Chef Bryce Gilmore and his crew like to play with local proteins, so no telling what taco you might get at his beautiful and rustic restaurant that opened earlier this year. On my last visit, a homemade tortilla with sunglow bubbles served as bed for ruby-centered goat heart medallions tinged with spicy mayonnaise and brightened by leaves of mint ($6).
2803 S. Lamar Blvd. 512-804-2474, yumpapalote.com
The owners of Azul Tequila, a Mexican restaurant next to Target on Ben White Boulevard that deserves more attention, operate this little restaurant on South Lamar Boulevard, so you know the food is legit and the bona fides are secure. Here you’ll find Mexican puerco in pipian ($3.25), the strands of pork loin slathered with a nutty and spicy mole pipian enlivened by the vinegar tingle of pickled onions and soothed by the creaminess of sliced avocado.
1911 E. Riverside Drive. 512-442-8402
The rotisserie pork spinning on a “trompo” glows like an “open” sign inside this trailer in a parking lot on Riverside. A crispy edge surrounds the juicy citrus-marinated pork that comes in slightly charred homemade tortillas topped with the floral tang of cilantro and onions. In a town full of al pastor tacos, this is one of the best.
1500 Spyglass Drive. 512-732-0303; www.tacodeli.com
With consistent lines and legions of fans, it’s always baffled me that these guys don’t stay open into the evening or have a dozen more locations. But their commitment to what they do shows in consistently well-executed tacos with thoughtful flavor profiles and great ingredients. Roasted garlic and caramelized onions give savory depth and sweetness to ground beef spiked with jalapeno and cooled by cilantro and Jack cheese in the Akaushi picadillo ($3.95). Veggie lovers should try the roasted potatoes, grilled corn and toasted pepitas of the papadolce. Tacodeli, which also has North Lamar Boulevard and Burnet Road locations, expands to Westlake in the coming weeks, so maybe total taco domination is in the works after all.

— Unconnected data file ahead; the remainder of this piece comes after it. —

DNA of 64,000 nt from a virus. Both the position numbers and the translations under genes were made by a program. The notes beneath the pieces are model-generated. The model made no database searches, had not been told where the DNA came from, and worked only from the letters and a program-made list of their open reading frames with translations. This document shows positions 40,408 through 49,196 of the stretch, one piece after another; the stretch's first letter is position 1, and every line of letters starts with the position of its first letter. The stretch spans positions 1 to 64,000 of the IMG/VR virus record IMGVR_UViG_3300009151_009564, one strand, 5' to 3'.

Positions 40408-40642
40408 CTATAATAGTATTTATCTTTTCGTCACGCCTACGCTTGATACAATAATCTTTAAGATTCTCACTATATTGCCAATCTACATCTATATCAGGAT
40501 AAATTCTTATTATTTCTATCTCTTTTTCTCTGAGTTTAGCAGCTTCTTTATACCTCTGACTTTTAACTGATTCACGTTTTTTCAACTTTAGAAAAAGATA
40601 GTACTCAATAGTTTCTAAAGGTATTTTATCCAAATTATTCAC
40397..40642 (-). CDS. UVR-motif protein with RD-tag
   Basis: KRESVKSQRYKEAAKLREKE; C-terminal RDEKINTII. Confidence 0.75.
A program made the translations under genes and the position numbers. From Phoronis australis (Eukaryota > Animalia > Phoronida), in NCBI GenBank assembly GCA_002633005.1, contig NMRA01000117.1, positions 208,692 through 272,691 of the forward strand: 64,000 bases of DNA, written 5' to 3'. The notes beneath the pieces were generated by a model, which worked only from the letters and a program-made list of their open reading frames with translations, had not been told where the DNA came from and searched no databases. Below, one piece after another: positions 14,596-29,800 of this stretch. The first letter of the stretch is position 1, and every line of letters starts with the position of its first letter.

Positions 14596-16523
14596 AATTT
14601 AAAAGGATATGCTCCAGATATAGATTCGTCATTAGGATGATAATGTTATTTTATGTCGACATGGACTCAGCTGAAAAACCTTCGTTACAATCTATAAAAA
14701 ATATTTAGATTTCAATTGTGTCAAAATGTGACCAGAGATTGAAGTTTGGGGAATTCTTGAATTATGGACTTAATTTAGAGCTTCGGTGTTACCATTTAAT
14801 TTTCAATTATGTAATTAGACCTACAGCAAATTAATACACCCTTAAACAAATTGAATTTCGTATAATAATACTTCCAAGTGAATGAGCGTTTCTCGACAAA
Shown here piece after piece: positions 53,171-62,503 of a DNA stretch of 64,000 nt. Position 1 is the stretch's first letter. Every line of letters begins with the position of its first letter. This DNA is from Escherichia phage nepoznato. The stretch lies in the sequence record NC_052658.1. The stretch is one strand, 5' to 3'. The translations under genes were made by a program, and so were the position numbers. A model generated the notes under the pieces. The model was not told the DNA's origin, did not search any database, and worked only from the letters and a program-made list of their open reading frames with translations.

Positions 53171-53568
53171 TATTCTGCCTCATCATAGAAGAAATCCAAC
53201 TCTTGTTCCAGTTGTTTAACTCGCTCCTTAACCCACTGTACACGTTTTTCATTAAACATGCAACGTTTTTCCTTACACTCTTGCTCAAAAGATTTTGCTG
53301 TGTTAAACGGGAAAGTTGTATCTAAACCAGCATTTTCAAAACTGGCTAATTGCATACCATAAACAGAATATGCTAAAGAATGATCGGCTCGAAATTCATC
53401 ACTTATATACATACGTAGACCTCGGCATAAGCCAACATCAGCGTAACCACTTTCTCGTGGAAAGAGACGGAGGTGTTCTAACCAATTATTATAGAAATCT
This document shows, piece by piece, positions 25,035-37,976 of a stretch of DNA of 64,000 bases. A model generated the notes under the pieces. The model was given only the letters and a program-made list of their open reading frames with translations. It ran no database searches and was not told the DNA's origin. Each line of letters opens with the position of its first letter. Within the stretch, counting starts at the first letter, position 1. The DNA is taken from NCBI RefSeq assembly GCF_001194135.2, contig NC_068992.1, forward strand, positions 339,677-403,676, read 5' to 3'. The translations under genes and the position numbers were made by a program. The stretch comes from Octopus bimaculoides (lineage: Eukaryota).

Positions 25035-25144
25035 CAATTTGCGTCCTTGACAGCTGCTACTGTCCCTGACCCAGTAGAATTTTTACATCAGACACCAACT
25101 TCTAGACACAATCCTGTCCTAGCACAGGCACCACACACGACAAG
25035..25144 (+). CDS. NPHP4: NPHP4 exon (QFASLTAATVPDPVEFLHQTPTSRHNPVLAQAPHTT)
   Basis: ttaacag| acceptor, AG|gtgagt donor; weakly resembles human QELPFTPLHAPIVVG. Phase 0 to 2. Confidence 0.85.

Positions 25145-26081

1411 E. Seventh St. 512-628-4466, takobarestaurant.com
Crisp yet tender sweet potatoes, spicy green chiles and crunchy hunks of zucchini make the verudras ($11) at this expansive East Austin restaurant one of my favorite vegetarian taco plates in town. The sautéed veggies come in lightly charred flour tortillas and topped with salty queso fresco and wonderful citrusy guacamole. Takoba also gets high marks for having daily happy hour (3 p.m. to 6 p.m. Monday-Friday and 3 p.m. to 4 p.m. Saturday and Sunday).
1704 E. Cesar Chavez St. 512-981-1760
I’m at liberty to change my mind at any time, but right now the migas taco ($3.25) at Veracruz All Natural is my favorite taco in town. The creations from sisters Maritza and Reyna Vazquez’s trailer have drawn raves from visiting chefs such as John Currence of City Grocery in Oxford, Miss. The chef, who visited for last week’s Austin Food & Wine Festival, tweeted about Veracruz, “I may have a new favorite place on the planet.”
What’s so special? Broad slivers of feathered avocado fanned across a heap of fluffy steaming eggs and gooey cheese that ensnares crunchy tortilla strips. What else: perfect salt-and-pepper balance and fantastic homemade tortillas. Pair it with an agua fresca from the trailer that started as a fruit and sno-cone stand on Cesar Chavez Street about seven years ago.